Hours and Rules
Open 6 a.m.-midnight with quiet hours beginning at 10 p.m. Unless otherwise posted per City Council resolution, when a park is closed, no person shall remain in or enter it other than to quietly sit or walk. Refer to Chapter 39 of the City of Ann Arbor Code of Ordinances for park regulations and rules. Smoking is prohibited, and dogs must be on leash.
Stapp Nature Area is a 8.11-acre natural area located on Huron Parkway, north of Plymouth Road. View the Ann Arbor Parks and Nature Areas Map for location context. The nature area has rustic trails that meander through a mature oak-history forest, as well as as a small vernal
pool with great frog and toad habitat. The
diversity of large trees in such a small area is what makes the nature area remarkable,
with species such as white, black, and bur oaks; shagbark, bitternut, and
pignut hickories, as well as red maple, black walnut, white ash, and slippery
elm. A walking trail connects Stapp Nature Area to Tuebingen Park. Stapp Nature area is adjacent to the Leslie Golf Course and Traverwood branch of the Ann Arbor Public Library.
Access and Parking
There is limited street parking along Huron Parkway and Traverwood Drive in front of the AADL Traverwood Branch. There is also street parking on Traver Boulevard which is a short walk from the park. Refer to posted signage regarding parking rules and restrictions.
There are three park trailheads that can all be accessed on foot. One trailhead starts at
Huron Pkwy., in the northeast corner of the park. Another starts in the southeast side off of Traverwood Dr., and the third leads from Tuebingen Park into the northwest corner of the park.
There are sidewalks but no bike lanes along Huron Pkwy. and Traverwood Dr. There are no bike racks at the park.
Nearby city parks include Tuebingen Park (which connects to the northwest corner of Stapp), Traver Creek Nature Area to the northwest, and Leslie Woods Nature Area to the southwest.
Public Transit: There are two bus stops within walking distance of Stapp Nature Area. The closest bus stop is at the intersection of Tuebingen and Lancashire, less than a 5 minute walk from the northern trail entrance off of Huron Pkwy. The second closest bus stop is at the corner of Huron Pkwy. and Traverwood Dr. Visit The Ride for closest stops and route details or check out the parks ride guide.
Using a phone? - Click for a GPS Tracker and Wayfinding Map
There are ongoing and limitless opportunities for volunteering and getting engaged with the Ann Arbor Parks and Recreation Services Unit. Natural Area Preservation has volunteer opportunities that support their mission to protect and restore Ann Arbor's natural areas and to foster an environmental ethic among within the community. If you are feeling the call to volunteer or give some time, reach out or explore the website above to see what’s upcoming or how to get involved.
Report a Problem - A2 Fix It
To report any maintenance issues or other problem during your park visit, please report through A2Fix It. When reporting an issue in a park please include location details. There is a details and description section near the end of the request process to help you provide this. In addition, users can utilize the pin (website) or X (mobile app) feature to provide specific location information inside the park. Finally, please consider including a wide angle photo or include background landmarks, which helps staff find and fix the problem.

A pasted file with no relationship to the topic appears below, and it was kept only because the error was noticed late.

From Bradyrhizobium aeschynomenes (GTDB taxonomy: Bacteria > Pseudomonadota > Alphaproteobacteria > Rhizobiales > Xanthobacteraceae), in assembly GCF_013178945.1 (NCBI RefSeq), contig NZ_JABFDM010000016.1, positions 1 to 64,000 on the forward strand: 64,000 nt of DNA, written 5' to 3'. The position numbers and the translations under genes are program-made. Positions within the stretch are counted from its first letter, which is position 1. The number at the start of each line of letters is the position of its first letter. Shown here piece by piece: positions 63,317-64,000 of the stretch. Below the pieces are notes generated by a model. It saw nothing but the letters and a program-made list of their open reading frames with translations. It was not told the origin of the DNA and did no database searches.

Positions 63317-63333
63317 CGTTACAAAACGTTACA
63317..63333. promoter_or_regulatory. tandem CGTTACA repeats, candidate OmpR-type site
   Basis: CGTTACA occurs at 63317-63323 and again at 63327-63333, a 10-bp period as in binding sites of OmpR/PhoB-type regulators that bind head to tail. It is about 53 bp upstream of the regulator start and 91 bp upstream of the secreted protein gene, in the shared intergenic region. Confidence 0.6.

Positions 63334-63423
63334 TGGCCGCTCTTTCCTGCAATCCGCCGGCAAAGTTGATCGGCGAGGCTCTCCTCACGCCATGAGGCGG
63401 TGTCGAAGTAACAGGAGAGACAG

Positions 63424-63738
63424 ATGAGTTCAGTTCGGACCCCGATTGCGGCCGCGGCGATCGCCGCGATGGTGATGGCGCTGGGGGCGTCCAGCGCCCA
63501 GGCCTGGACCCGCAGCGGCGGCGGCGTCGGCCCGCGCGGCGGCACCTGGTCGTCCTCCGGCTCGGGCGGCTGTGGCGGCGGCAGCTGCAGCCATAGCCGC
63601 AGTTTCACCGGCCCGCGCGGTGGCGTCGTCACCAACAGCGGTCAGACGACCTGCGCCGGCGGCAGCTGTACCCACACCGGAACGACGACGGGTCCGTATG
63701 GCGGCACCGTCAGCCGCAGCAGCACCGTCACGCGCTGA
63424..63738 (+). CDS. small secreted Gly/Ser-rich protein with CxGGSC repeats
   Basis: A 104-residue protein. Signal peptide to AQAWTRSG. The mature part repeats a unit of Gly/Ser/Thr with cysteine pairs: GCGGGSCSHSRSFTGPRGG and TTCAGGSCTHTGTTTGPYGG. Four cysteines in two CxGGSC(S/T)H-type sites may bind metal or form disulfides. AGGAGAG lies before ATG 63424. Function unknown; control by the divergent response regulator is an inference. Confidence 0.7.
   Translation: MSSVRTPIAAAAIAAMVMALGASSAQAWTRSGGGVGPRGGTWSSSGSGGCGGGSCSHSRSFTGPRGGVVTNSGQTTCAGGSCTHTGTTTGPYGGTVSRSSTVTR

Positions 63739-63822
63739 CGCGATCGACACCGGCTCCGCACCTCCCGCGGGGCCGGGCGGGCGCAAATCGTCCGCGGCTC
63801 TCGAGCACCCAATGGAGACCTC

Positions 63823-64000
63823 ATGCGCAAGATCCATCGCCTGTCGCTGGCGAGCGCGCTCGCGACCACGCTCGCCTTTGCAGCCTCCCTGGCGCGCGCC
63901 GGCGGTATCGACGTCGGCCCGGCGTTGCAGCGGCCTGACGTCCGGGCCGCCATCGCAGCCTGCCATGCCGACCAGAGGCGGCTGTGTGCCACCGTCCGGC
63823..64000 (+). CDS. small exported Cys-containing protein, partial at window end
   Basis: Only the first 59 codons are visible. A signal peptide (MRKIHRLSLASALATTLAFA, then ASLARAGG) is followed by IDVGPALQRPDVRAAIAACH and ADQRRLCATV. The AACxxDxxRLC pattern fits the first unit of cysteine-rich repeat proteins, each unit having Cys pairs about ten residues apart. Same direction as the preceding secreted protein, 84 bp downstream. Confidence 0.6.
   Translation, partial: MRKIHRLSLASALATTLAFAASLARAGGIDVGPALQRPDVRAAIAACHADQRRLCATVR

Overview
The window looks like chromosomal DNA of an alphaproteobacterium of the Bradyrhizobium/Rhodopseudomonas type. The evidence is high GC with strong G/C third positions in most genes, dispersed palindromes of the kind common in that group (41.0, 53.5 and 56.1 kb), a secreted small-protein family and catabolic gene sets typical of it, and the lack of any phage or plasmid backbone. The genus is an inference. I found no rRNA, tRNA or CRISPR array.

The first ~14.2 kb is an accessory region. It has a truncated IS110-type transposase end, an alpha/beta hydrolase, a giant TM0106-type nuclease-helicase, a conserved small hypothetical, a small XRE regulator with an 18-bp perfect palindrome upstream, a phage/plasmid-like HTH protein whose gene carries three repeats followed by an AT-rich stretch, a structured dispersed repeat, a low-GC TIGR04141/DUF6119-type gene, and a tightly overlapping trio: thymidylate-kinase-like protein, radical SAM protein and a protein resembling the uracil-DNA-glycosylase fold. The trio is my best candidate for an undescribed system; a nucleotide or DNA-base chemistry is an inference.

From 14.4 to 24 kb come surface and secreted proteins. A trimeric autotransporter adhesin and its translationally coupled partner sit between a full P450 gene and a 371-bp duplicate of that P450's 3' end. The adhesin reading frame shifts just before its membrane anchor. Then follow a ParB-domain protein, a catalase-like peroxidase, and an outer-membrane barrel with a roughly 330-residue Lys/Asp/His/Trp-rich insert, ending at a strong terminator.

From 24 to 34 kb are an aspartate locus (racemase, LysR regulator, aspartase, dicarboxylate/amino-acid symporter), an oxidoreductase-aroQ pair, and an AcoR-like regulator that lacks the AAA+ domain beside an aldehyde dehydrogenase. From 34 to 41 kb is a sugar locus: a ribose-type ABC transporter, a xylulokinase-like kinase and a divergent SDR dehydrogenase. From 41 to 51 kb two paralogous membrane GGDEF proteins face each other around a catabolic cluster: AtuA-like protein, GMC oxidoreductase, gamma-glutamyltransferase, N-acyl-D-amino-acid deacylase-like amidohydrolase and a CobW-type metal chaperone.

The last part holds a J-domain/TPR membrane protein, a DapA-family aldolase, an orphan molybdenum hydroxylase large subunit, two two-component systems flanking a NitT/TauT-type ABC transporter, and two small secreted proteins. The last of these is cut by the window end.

Gifts and Donations
Information on donating to the parks and the Guide to Giving can be found here. For special projects ideas in natural areas, Natural Area Preservation staff will guide you and provide project guidelines unique to natural areas.
Ann Arbor's city parks sit on the ancestral and traditional homelands of several indigenous Native peoples. Read a land acknowledgement from the city and learn more about the early history of the land here.
The land that now comprises Stapp Nature Area was sold to the city in November, 2003, by the First Martin
Corporation. William Martin, the previous owner, wished to name the
new park after William B. Stapp, PhD. Dr. Stapp served
as Professor at the School of Natural Resources and
Environment at the University of Michigan, where he
founded and then chaired the Environmental Education
program from 1970 to 1993. He is considered by many
to be the founder of international environmental education because he developed education programs in 135
countries. In Ann Arbor, Dr. Stapp began a monitoring
program involving high schools along the Huron River. The program evolved into the Global Rivers
Environmental Education Network (GREEN), which is now being
carried out all over the world. This program brings
diverse groups together to investigate and protect river
water quality. Dr. Stapp’s ability to serve as a global environmental diplomat brought Israelis and Palestinians
together to test their shared water sources, creating a
model for Middle East cooperation.
Updated November 2022. Email [email protected]
for incorrect/outdated information.